If I had to list my five favourite ingredients, garlic would be there, probably in the top three and one of the real treats of our little trip to France last month was a pot of pickled garlic cloves that I picked up at the market. Home and unable to find anything comparable, I decided to make my own. The recipe is based on this, with a couple of changes as I wanted to try a sweeter pickle juice.
Ingredients: enough for a jam jar's worth
1 cup white wine vinegar and Asda's Apple Dressing (a lovely blend of white vinegar, white grape and apple juices) - approx. half a cup each
1 cup dry white wine (I chose a "crisp and fruity" Italian Trebbiano Rubicone)
A pinch each of red chilli flakes and herbes de provence
1 pinches each of dried rosemary and sea salt
2 dried bay leaves10 whole peppercorns
3 tsps of granulated sugar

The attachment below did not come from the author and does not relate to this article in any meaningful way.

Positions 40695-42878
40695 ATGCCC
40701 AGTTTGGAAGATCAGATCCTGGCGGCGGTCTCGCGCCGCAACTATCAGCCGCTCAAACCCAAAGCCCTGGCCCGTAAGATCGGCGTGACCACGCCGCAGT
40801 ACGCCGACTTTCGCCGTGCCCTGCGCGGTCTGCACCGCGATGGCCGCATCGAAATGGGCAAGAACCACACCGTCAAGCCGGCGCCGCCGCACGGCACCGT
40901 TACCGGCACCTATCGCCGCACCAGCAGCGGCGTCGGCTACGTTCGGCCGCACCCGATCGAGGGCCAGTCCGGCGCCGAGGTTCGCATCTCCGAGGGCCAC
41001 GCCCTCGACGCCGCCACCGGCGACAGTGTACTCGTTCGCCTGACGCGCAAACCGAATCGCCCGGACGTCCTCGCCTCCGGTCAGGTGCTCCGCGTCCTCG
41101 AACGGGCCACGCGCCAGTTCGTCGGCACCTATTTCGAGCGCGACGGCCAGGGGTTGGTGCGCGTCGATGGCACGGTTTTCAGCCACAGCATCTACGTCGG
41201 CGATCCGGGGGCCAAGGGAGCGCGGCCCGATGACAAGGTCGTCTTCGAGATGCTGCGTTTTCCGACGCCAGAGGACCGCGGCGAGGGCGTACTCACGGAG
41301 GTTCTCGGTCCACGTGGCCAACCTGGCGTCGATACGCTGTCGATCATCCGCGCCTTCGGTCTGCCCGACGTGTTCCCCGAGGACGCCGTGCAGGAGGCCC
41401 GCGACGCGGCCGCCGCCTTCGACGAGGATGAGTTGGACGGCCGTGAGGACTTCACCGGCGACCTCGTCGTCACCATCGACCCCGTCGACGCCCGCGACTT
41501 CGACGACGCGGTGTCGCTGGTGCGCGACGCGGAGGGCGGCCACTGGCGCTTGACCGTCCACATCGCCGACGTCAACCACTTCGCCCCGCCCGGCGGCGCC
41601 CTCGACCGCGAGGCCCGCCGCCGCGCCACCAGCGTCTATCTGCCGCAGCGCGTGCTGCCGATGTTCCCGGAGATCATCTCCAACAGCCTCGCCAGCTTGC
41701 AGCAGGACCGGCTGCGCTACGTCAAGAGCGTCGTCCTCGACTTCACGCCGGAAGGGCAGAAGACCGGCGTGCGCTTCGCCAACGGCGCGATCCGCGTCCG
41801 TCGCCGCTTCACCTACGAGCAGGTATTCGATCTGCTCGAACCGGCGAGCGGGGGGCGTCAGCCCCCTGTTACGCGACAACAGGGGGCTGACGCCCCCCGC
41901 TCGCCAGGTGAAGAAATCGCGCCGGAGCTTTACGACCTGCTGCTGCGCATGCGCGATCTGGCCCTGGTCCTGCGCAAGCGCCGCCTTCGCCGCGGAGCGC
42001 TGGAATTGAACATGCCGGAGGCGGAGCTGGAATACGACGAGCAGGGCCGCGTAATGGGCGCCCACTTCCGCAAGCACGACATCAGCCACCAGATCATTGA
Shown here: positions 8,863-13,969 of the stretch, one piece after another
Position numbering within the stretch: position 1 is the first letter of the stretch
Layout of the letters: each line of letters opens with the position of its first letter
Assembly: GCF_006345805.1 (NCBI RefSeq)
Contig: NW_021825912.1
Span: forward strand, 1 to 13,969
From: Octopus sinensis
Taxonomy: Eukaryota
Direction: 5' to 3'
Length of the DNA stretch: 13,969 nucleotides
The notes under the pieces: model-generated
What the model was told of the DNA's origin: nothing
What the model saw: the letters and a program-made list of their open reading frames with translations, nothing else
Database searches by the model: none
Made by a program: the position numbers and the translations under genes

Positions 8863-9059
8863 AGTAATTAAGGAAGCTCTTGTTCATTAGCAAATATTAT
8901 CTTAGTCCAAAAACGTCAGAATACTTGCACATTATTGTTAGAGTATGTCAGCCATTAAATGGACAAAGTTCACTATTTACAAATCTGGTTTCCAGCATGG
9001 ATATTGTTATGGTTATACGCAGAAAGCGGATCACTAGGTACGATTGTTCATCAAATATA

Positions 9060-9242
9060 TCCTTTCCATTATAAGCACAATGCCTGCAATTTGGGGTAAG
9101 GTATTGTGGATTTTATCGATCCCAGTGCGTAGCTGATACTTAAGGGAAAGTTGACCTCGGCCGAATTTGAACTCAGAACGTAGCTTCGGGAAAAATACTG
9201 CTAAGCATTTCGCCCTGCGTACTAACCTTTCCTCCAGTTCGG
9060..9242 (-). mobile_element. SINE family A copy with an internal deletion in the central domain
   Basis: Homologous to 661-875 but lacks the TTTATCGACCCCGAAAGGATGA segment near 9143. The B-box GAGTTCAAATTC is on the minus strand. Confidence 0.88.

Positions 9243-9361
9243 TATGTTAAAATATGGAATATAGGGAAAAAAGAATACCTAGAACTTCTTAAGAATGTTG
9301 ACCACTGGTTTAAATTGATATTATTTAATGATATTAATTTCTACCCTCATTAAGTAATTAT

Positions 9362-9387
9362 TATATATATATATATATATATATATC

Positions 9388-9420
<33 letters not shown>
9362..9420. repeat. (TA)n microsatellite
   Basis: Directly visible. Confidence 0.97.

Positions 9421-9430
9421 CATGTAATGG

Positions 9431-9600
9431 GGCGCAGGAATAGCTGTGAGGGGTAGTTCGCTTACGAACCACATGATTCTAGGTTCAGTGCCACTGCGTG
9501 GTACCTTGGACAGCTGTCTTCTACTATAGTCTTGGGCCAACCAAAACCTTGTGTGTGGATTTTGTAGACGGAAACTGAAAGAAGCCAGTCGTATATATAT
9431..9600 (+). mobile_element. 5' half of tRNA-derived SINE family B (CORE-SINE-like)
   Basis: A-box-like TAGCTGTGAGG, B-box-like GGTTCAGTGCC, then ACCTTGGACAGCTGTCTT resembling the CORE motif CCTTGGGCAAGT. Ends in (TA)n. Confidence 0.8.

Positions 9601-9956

4-5 bulbs of garlic
The jam jar was washed and steralised in the oven (100C for 15-20 minutes and left to cool) whilst I peeled my cloves... which reminds me, I learnt a lovely phrase in France; "en chemise" which means "unpeeled" but which I couldn't help but think of quite literally, and couldn't help but laugh, as I imagined lots of little prawns (which were on the menu at the time) or in this case, garlic bulbs, in their undergarments! It is the kind of job that gets equally tedious and addictive but well worth the effort. Into a heavy based pan I put all the other ingredients, brought it to the boil for 5 minutes and then put the garlic in for another 30-40 seconds. The garlic and pickling juice were instantly transferred to the jar and left to cool before being put in the fridge. I tried a piece before I put it in the fridge, soft on the outside and crunchy in the middle; I prefer my garlic soft all the way through so will have to see if that comes with time and absorption... I have a week or so to wait. I have since seen other recipes that cook the garlic for longer, the perfect excuse to try again if these are not quite as I would like!
|Yes, I misread the recipe and picked the garlic out again!|
In the meantime, the leftover pickling juice makes a lovely light and fragrant salad dressing, an unexpected secondary treat.